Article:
With another Apple failure, it’s time to forget about hardware

“Last week we didn’t see Apple’s thinnest products ever, but its thinnest event ever,” Tom Goodwin writes for TechCrunch. “From a company obsessed with reductivism, we saw an event with little actual news and zero unexpected surprises — just simple linear iterations of devices we’ve seen countless time before.”

“And for a company that defined conventional marketing, we saw a lot of tricks like line filling and lifecycle marketing that used to only be used by lesser companies,” Goodwin writes. “Instead, we now have 77 SKU’s of iPad to chase ever dwindling sales.”

“Maybe the lesson is this: we shouldn’t be focusing on hardware anymore. Perhaps instead we need to focus on what happens when hardware and software come together,” Goodwin writes. “Traditionally, this is where Apple succeeded. Developing software and hardware together made Apple products ‘just work.'”

“Everything was simple, reliable, and easy. Yet from a totally nonsensical product like iTunes, to the unchangingly disastrous Apple Maps, to the bugs of botched iOS updates, to the clearly unfinished Apple TV software, that’s clearly no longer the case,” Goodwin writes. “In fact, it’s the failures of the Apple TV that shine a light into the future of products as a combination of hardware, software, and partnerships.”

Read more in the full article here.

MacDailyNews Take: And, after a detour fighting against U.S. government overreach, back we go, to the same old post-Steve issue about which we’ve been talking for years now: Attention to detail or lack thereof and accountability.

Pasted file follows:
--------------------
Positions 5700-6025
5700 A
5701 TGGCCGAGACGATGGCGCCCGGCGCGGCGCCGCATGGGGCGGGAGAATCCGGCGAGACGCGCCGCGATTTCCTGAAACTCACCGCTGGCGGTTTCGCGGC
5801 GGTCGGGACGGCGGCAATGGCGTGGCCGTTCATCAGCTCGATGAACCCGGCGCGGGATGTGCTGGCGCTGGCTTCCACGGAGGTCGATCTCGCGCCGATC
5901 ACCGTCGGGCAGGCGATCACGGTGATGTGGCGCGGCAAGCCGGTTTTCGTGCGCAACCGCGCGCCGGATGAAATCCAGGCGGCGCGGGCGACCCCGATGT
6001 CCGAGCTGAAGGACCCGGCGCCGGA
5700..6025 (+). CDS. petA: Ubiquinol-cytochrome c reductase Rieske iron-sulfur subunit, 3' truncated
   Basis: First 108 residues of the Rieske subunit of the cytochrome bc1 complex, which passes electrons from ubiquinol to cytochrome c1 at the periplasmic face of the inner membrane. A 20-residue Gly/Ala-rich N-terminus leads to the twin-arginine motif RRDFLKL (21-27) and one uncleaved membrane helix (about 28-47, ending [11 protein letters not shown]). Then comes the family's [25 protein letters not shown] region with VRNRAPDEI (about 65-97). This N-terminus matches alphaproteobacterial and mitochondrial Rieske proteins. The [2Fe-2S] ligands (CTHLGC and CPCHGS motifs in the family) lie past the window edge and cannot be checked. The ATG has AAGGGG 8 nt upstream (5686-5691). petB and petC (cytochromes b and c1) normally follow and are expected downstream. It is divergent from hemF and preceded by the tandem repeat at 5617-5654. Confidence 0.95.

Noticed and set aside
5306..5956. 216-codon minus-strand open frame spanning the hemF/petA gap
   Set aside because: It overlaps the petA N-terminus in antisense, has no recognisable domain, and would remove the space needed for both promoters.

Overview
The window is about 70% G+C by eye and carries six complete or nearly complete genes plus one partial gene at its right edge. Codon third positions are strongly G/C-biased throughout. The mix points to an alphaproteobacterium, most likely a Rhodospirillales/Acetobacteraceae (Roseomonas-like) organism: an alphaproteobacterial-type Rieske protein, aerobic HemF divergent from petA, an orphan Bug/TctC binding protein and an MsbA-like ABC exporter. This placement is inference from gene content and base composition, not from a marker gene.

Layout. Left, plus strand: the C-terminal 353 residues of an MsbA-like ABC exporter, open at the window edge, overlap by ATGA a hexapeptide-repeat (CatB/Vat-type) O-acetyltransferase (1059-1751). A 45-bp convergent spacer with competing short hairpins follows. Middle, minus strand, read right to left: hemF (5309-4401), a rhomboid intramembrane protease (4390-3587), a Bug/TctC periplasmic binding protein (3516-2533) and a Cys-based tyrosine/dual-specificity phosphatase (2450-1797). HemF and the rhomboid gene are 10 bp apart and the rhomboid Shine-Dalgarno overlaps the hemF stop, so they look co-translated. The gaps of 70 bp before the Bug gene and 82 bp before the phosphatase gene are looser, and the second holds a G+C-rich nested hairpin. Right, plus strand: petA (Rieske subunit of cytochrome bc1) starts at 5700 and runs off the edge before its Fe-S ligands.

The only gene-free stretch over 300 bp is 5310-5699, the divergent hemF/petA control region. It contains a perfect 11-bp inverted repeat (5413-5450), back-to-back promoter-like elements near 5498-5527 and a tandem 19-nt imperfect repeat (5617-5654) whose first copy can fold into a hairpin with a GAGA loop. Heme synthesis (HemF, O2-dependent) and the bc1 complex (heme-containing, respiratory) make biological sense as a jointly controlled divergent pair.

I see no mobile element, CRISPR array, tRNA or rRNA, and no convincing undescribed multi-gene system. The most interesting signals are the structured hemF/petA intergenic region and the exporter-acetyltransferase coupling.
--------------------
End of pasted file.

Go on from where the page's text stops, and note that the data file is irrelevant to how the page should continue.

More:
We are longtime Mac users. From Apple products and services we expect and demand excellence at the very least (excellence, not perfection). In fact, it was Apple themselves, under Steve Jobs, who conditioned us to expect the excellence of Apple-level quality. That is what we pay for. When it does not exist, we will complain vociferously.

Furthermore, something along the lines of Amazon Echo is what Apple should have done if run by competent, forward-thinking management. When Apple finally does do their version of Amazon Echo (and they will get around to doing such a product eventually) they will rightly be called a follower. The company had all of the ingredients to make their own Echo, before Amazon, except for the vision, it seems.

It’s one thing to be a social justice crusader, it’s quite another to be a visionary tech CEO. Tim Cook seems drawn to the former while, still, the jury remains out regarding the latter. Still, even a mere caretaker CEO should be capable of demanding excellence from his employees – or else.

Are those responsible for such things as botched iOS updates that brick devices or an Apple TV release where a “beta” tag would have been exceedingly generous being held accountable? Or are they just getting more and more RSUs, regardless of their failures to satisfactorily perform their jobs?

SEE ALSO:
Can Apple get things back under control? – March 29, 2016
Open letter to Tim Cook: Apple needs to do better – January 5, 2015

44 Comments

  1. Thinnest event ever? Thinner than the iPod Hi-Fi event Steve Jobs held in the same auditorium on the Apple Campus? Remember that? Apparently not. Nobody remembers thin events, product flops and buggy software that happened under Steve Jobs’ reign. Under Steve Jobs every event was a major new product release, every new product was an instant runaway smash hit, and all OS and software releases were bug-free on the first try. Always. Right?